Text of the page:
“Somoza y Ortega son la misma cosa” – Somoza and Ortega are the same thing. That is the message from protesters in Nicaragua, who cite human rights abuses and murder of civilians. Joan Rowley and Norman Lockhart, Scottish Medical Aid to Nicaragua volunteer in the 1980s, says there are lessons to be learned and that the working class revolution in the country has been betrayed…
The situation in Nicaragua as not been extensively reported here in the UK so, first, an explainer. Since mid-April, over 300 hundred people have been killed (mainly by police) and thousands injured or disappeared for protesting against the regime of President Daniel Ortega. Ortega was once a respected leader of the Sandinista movement, the populist left wing group which overthrew the tyrannical Somoza dynasty and established a revolutionary government in its place. Today, the government is a family dynasty in itself with Ortega as president. His wife Rosario Murillo is vice president, which contradicts the country’s constitution, and various family members run the media, business and judiciary. There’s no dividing line between the party and the state.
Since the Sandinista revolution in 1979 replaced the Somoza dictatorship, socialists have supported the progressive direction of self determination taken by Nicaragua, the second poorest country in its hemisphere. This article will identify the difference between previous Sandinista-led governments and what has effecitvely become Ortega family rule (commonly referred to as Orteguistas). As a Nicaraguan eloquently put it at a recent public meeting in Edinburgh: the country can no longer be presented as the source of left wing romantic illusions.
Some background: the Sandanista FSLN (Sandinista Front for National Liberation) victory in Nicaragua was motivated by a corrupt dictatorship led by the Samoza family dynasty, which was in power from 1936-1979. Anastasio Somoza (the first) installed himself as president in 1936 after the assassination of Augusto Sandino, a Nicaraguan revolutionary and leader of a rebellion against the conveniently forgotten US military occupation of Nicaragua between 1927 and 1933. Western liberals who might point to the situation now should be reminded of this simple fact: the USA backed the Somoza dictatorship for their 34 year period of rule.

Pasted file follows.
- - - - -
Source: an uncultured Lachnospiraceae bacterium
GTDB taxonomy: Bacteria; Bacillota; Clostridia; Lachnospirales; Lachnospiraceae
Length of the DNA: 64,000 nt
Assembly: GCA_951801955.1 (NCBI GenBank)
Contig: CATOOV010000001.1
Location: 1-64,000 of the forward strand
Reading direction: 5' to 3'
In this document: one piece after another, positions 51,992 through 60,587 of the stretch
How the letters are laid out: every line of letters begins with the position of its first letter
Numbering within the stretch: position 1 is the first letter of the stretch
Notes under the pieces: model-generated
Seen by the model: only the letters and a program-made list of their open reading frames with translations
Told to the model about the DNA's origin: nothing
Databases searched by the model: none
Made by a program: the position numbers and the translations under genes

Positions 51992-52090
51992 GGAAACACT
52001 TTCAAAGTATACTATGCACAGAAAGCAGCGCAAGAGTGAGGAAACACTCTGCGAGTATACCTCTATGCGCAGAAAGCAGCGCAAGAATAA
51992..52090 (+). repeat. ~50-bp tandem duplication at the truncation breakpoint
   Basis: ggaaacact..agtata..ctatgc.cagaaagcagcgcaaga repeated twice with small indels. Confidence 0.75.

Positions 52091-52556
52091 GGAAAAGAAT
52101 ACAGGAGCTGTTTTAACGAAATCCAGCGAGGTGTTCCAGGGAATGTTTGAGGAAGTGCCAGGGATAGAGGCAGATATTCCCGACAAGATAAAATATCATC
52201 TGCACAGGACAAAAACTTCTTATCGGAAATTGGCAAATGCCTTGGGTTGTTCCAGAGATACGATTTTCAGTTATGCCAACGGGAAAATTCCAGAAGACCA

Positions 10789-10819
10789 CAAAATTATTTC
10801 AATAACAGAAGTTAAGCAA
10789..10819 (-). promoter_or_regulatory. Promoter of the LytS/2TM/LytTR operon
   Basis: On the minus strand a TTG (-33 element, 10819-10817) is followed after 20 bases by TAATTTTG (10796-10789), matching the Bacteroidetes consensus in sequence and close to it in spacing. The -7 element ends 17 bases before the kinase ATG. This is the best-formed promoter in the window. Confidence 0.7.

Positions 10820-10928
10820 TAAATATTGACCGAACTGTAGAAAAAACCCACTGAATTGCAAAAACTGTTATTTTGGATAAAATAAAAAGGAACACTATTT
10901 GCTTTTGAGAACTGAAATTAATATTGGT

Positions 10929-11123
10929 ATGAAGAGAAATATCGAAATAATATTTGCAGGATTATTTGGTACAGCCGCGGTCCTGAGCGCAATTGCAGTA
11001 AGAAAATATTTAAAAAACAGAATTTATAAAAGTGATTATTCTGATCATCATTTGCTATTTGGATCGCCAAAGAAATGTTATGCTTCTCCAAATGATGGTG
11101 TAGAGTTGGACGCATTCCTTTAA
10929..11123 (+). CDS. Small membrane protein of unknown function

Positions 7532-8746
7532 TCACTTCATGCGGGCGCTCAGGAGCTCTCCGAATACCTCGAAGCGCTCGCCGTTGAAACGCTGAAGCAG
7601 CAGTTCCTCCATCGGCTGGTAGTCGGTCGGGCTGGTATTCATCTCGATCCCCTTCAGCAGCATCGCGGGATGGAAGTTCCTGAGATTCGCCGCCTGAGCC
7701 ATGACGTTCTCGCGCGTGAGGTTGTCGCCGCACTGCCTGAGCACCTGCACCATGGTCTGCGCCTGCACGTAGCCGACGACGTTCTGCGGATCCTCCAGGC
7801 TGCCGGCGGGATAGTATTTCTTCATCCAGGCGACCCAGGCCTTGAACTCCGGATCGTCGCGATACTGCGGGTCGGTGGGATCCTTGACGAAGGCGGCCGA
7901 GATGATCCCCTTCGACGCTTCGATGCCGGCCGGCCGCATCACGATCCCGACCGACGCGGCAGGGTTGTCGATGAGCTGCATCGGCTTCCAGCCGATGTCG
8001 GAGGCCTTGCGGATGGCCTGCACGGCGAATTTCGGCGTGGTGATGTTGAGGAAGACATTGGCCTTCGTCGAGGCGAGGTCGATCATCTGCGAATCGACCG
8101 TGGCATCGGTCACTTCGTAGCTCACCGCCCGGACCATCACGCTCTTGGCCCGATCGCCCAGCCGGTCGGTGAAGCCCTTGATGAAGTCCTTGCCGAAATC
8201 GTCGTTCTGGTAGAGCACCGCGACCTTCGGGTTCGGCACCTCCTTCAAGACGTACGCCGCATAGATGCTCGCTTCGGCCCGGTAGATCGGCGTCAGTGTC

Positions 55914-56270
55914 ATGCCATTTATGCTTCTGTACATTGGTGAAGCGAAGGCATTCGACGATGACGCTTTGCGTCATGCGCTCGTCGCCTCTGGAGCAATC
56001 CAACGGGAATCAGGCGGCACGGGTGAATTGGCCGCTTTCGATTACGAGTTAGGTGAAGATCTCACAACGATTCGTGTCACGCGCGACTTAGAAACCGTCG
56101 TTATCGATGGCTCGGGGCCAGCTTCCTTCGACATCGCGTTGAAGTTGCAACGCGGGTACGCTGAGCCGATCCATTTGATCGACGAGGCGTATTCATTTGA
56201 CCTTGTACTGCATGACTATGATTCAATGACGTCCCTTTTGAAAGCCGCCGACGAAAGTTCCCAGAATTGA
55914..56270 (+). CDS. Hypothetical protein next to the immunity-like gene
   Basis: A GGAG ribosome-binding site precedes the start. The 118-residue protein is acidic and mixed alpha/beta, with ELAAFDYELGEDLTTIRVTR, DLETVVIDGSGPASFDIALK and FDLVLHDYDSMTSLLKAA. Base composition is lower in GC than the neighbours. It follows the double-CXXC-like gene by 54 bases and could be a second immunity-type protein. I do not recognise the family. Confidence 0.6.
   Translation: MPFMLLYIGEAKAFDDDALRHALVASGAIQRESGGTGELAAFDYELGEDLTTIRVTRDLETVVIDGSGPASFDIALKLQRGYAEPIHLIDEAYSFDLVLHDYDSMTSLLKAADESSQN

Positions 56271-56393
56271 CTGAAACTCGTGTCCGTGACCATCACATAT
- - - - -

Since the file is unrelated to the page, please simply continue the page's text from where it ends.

An important tactical mass civilian retreat overnight from the capital, Managua to the nearby town of Masaya established the basis for a united insurrection and led to the seizure of power on July 19th 1979. Somoza was overthrown and Ortega became leader of the country. In the 1980s – a time when Thatcher and Reagan were in power – the Sandinista popular rule was an inspiration for many. There are many different lessons to draw from this anti-imperialist struggle. Importantly, the FSLN was able to bind together at least various traditions – namely Castroist, Maoist and Nationalis – in order to successfully unify the working class and remove the dictatorship.
The FSLN’s political programme when it came to power included land reform, free unionisation of all workers, equality for women, improvements in health, education and housing. Over 100,000 Nicaraguans participated as literacy teachers and within six months half a million people had been taught basic reading. This reduced the national illiteracy rate from over 50% to just under 12%, creating a literate electorate which would be able to make informed choices at the elections. This programme received international recognition at UN level.
Although the first years brought many dramatic changes in health, literacy and human rights, the country was still engaged in a civil war led by the counter-revolutionary Contra forces. This group was originally based on the ex-Somoza National Guards but included a wider opposition and was financed, directed, trained and organised by the CIA. In 1984, while the revolution was ongoing, Nicaragua had its first free elections with seven parties taking part. Crucially, impartial observers from international groupings like the European Economic Community (precursor to the EU) concluded the elections were completely free and fair. The FSLN won outright but the USA ignored this outcome and continued to finance the Contra and set up a trade embargo.
By 1990, the population was exhausted by war and elected Violeta Chamorro, widow of the assassinated editor of national establishment newspaper La Prensa which had consistently criticised the series of Somoza family ‘caudillo’ regimes. Ortega remained in opposition and moderated his political viewpoint to that of a social democrat, now actively pursuing neo-liberal policies. He was re-elected as president in 2007. Nicaragua has had many links with Scotland over the years: we supported the country through Scottish Medical Aid for Nicaragua, twinned with Bluefields on the Atlantic coast and hosted Daniel Ortega in Edinburgh in the 1980s.
But discontent with Ortega’s government didn’t simply occur happen overnight. Over the past few years, we’ve seen Ortega’s authoritarian streak develop e.g. changing electoral laws to allow fraudulent elections. He made an enemy of the feminist movement when his step daughter accused him of sexual abuse but he avoided investigated due to complicity of the judicial system. With the support of the Catholic church, he also reversed the Abortion Right Law, now making it illegal to have an abortion in Nicaragua regardless of circumstances – an extremely socially conservative policy from a proclaimed leftist.